LONDON/MOSCOW - The world's biggest aluminium producer Rusal has begun legal action aimed at having the London Metal Exchange (LME) overturn planned reforms to its warehousing policy, worried about further falls in the price of its metal.
The judicial review sought by the loss-making Russian company follows US lawsuits against the LME alleging the exchange, two of Wall Street's biggest banks and big commodity merchants conspired to raise the price of aluminium.
The oldest and largest marketplace for industrial metals, the LME is caught between producers such as Rusal who fear rule changes could lower aluminium prices, deepening their losses, and industrial users who have long complained that prices have been propped up artificially.
Rusal said it filed a UK judicial review on Monday, demanding the scrapping of the LME's changes.
The LME unveiled the planned changes last month in response to complaints about queues of more than a year and large surcharges to withdraw metal from its warehouses.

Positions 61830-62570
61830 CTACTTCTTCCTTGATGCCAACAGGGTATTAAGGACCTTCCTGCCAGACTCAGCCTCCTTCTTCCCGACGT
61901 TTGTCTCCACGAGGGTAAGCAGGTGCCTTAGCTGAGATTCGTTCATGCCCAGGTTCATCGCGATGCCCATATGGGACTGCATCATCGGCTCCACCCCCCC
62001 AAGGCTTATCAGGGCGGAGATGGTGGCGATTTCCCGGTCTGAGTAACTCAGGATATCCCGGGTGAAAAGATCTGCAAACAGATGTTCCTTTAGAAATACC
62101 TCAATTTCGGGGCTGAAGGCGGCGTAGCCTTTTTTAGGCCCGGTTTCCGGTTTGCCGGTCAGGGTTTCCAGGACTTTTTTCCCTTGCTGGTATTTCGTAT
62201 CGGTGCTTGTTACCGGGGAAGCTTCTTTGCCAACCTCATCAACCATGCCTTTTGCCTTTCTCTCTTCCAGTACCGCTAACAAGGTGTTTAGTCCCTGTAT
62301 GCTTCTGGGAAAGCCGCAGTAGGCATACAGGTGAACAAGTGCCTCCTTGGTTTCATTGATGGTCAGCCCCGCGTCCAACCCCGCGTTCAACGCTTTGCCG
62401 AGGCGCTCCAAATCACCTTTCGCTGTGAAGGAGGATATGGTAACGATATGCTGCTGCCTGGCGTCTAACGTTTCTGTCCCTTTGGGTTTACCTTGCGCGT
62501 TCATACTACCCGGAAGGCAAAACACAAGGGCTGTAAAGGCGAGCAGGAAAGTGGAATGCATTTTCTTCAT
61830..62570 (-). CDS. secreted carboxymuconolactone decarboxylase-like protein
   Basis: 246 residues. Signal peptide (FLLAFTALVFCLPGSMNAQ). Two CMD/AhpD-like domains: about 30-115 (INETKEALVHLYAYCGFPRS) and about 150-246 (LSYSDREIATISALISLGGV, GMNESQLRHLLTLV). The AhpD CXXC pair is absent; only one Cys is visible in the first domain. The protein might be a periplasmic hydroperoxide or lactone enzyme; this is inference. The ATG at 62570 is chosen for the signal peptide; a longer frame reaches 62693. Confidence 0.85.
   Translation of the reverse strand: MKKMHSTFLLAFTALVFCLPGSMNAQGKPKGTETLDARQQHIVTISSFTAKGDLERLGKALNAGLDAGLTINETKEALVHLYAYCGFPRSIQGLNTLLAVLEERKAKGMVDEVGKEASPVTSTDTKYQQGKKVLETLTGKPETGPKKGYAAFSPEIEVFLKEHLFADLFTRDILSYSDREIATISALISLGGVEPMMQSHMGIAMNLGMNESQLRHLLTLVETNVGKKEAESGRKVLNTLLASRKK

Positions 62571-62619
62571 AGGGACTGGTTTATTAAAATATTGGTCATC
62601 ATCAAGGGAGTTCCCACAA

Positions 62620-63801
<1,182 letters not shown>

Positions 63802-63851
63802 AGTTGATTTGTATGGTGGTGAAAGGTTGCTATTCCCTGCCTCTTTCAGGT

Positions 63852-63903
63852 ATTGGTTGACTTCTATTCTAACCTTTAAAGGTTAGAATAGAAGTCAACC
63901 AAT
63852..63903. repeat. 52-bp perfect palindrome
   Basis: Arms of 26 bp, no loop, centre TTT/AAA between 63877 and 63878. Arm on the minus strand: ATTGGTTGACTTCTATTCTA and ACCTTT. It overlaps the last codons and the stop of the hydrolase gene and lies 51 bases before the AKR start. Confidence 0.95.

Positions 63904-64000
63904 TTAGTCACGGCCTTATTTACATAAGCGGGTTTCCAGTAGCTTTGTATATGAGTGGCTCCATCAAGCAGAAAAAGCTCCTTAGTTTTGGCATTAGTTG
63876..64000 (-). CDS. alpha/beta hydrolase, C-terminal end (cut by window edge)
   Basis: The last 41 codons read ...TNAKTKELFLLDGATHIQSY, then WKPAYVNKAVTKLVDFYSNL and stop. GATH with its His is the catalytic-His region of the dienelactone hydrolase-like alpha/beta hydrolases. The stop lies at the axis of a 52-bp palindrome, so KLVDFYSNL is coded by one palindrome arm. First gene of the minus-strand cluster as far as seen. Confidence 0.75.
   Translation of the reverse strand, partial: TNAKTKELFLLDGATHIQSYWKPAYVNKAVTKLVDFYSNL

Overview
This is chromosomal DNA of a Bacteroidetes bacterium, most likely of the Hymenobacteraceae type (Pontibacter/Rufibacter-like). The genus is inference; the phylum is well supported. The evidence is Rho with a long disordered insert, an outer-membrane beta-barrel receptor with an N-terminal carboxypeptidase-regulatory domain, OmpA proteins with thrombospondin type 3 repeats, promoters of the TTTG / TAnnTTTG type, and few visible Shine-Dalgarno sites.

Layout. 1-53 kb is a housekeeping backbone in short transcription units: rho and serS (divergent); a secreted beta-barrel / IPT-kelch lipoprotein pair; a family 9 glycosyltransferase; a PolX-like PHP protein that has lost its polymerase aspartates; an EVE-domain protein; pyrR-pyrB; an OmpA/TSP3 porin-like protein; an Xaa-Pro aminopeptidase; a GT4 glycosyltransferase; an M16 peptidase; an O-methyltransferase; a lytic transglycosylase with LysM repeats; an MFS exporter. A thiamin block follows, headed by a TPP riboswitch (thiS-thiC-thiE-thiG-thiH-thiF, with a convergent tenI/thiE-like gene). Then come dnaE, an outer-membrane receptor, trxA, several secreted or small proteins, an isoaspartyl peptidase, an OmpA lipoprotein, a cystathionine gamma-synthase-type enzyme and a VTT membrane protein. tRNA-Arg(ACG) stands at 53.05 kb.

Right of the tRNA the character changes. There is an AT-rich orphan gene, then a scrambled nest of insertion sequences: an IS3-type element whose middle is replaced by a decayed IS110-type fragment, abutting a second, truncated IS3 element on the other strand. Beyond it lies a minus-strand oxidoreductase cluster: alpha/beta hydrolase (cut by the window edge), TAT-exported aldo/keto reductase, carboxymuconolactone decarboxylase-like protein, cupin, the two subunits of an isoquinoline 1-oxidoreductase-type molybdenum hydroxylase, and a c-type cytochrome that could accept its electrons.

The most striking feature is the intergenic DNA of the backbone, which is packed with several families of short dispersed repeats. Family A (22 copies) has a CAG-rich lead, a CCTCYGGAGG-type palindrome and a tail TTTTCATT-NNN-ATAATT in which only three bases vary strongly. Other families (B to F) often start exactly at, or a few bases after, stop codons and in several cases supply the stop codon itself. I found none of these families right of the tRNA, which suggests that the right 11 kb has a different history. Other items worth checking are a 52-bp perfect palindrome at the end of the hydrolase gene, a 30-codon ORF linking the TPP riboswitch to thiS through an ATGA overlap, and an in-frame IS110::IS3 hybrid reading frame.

"LME management considers that the grounds of Rusal's complaint are without merit, and will defend any judicial review proceedings vigorously," said the exchange, which is owned by Hong Kong Exchanges and Clearing Ltd.
"Implementation of the proposed changes to the warehousing policy will proceed as announced."
Rusal is not requesting financial compensation from the LME in its legal action, a source close to Rusal said.
The producer says that an LME consultation process was flawed and it is also arguing a violation of the European convention on human rights, the source added.
The case is expected to be heard in February or March in England's High Court ahead of the planned April 1 implementation of the new regulations, said the source, who declined to be named.